Seat time in an H1 has always been hard to come by. Especially trail time - using Low range on severe, military training trails. And especially, when Rod Hall is your spotter.
The occasion was the introduction of the H1 Alpha, a faster, more powerful, and easier-to-maintain Humvee. The brakes are better, it will tow more, and the crawl ratio has been improved, but the experience of operating a truly authentic 4x4 in its element remains the same.
We were honored to have as copilot one Rod Hall, who we first became acquainted with some 20 years ago when he dominated open-desert distance racing. The man is a legend, and good company besides. However, as a rule, race drivers do not make good passengers, so we tried to drive smoothly. We did not want to make Rodney spill his coffee, brace himself against the dash, or scream out loud, but we failed. Plus, we dinged the mirror on the very H1 Rodney now uses for his personal transportation. Much to his credit, and consistent with his outlook, Mr. Hall remained a calm, knowledgeable and relaxed copilot/trail leader 99 percent of the time. The other 1 percent is on us.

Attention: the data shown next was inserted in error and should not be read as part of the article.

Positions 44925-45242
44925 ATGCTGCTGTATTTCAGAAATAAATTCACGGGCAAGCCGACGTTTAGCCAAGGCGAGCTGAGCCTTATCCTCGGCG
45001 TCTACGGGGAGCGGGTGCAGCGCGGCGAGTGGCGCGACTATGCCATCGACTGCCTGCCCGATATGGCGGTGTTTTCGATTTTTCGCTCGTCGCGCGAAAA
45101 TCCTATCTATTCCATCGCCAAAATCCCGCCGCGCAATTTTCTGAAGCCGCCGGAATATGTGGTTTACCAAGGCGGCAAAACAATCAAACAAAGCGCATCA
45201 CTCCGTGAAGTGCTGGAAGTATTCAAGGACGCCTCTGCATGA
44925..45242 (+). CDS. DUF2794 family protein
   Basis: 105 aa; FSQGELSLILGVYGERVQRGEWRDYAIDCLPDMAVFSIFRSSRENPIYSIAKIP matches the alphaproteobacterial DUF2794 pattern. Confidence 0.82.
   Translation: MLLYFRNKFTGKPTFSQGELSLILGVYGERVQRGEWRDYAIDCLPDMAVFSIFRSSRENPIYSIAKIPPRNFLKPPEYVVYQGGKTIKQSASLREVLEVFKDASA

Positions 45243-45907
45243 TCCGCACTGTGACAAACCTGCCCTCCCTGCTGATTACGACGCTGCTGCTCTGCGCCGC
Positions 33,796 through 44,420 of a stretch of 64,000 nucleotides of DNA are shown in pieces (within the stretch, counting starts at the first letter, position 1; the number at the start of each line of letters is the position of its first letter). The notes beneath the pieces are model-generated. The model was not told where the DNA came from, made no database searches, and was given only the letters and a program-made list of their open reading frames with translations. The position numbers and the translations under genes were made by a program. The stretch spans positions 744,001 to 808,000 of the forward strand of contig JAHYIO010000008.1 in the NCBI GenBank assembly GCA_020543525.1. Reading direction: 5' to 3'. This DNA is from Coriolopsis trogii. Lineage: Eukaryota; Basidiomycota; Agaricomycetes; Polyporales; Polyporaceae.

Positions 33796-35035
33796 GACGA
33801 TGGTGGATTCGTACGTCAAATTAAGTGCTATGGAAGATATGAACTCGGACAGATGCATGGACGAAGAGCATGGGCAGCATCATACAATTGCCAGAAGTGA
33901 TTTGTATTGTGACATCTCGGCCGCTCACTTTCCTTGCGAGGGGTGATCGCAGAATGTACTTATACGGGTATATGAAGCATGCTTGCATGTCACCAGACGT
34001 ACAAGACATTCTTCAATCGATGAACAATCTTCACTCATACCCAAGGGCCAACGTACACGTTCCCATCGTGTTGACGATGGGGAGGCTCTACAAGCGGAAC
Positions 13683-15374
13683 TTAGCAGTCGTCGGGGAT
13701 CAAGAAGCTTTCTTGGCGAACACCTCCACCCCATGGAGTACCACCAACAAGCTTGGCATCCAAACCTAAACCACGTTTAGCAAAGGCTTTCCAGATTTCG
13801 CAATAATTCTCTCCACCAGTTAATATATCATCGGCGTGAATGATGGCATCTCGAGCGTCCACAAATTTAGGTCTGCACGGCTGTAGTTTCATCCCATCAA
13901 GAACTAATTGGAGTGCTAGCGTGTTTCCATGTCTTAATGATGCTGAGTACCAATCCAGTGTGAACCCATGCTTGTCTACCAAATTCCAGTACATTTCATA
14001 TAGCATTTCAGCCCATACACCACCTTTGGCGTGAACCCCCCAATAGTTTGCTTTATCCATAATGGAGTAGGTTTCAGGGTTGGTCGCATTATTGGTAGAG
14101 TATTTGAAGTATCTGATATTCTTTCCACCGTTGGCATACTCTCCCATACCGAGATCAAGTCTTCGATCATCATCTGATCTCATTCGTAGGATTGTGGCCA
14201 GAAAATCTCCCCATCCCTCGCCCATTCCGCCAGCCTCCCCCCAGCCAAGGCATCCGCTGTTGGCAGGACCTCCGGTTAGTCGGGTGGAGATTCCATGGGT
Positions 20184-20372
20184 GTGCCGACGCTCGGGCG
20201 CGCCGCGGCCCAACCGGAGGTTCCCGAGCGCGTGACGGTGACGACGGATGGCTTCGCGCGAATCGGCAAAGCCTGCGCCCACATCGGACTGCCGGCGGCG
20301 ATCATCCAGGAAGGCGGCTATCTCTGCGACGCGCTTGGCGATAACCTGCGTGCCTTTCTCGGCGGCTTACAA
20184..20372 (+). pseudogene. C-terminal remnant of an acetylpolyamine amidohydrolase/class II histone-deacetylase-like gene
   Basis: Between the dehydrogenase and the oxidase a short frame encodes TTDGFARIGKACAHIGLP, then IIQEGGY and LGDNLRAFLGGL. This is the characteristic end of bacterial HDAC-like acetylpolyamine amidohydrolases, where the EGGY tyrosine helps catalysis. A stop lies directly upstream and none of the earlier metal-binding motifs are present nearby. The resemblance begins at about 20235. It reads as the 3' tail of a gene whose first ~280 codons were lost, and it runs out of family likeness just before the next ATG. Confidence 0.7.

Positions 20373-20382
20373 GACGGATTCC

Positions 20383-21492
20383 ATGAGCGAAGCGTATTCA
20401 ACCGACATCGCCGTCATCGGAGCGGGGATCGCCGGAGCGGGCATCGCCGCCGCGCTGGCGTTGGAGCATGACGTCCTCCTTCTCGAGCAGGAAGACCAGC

In our defense, driving an H1 is not like driving your average 4x4. And it had been a while since we sat in one. The cockpit takes a moment to get used to. There are 22 large rocker switches on the driver side alone, along with six small round gauges and a seventh with two needles, one red and one green, for tire pressure and inflation, front and rear. The space between the driver and passenger is occupied by Mr. Duramax and Mr. Allison.
First thing about driving an H1: It takes a few hours to notice that the left front tire is right under your left foot. So, on a narrow mountain road, you tend to hang the passenger over the edge. On the trail, you keep the driver side clean and pinstripe the passenger side. This will make any passenger uneasy, race driver or not.
The other thing is that you have ground clearance to burn. You can roll right over rocks you would normally drive around. There is a good 16 inches clearance down the middle, not to mention a 47-degree departure angle, a 32-degree break over, and a 30-inch fording depth. Plus, it's pretty hard to roll an H1. We've seen it done, but with a 60 percent grade capability and 40 percent side slope angle, it's not easy.